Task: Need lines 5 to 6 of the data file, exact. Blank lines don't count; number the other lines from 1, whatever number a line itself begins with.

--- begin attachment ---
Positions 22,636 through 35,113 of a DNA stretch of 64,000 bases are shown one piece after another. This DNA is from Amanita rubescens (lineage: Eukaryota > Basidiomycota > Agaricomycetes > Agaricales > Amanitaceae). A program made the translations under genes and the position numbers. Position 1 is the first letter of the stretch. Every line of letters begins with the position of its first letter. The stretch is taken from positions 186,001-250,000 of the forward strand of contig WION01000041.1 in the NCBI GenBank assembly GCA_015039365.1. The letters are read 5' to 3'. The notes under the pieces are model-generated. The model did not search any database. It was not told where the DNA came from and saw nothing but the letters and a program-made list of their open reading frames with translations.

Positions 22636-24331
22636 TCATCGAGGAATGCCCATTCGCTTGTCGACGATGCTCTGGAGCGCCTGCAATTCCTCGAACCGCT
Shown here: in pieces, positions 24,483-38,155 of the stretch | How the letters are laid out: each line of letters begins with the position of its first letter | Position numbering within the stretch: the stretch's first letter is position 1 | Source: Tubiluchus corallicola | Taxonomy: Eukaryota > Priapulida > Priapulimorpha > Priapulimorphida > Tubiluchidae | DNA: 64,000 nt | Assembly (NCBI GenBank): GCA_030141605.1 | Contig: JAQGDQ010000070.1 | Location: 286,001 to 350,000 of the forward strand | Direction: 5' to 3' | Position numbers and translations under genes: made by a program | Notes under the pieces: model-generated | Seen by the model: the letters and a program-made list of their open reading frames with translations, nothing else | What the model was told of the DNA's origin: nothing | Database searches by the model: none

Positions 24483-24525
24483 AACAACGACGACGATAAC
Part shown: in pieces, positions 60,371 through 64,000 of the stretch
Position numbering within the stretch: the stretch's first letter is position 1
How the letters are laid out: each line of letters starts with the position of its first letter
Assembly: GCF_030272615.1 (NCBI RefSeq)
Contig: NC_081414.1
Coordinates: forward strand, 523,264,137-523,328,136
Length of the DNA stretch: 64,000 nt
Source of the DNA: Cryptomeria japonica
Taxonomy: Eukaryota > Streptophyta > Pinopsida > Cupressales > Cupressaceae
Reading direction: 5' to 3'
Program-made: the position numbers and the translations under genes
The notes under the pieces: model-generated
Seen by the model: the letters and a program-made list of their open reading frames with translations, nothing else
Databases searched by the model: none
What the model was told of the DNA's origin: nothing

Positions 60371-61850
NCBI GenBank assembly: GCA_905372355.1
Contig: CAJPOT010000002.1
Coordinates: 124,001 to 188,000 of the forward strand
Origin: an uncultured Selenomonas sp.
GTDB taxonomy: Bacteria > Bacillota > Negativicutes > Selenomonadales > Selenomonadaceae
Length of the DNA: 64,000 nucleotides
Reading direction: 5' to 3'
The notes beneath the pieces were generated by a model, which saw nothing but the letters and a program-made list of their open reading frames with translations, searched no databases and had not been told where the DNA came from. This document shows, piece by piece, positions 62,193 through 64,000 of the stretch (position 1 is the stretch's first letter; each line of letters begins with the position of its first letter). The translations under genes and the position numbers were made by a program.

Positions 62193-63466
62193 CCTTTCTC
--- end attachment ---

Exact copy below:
Positions 24483-24525
24483 AACAACGACGACGATAAC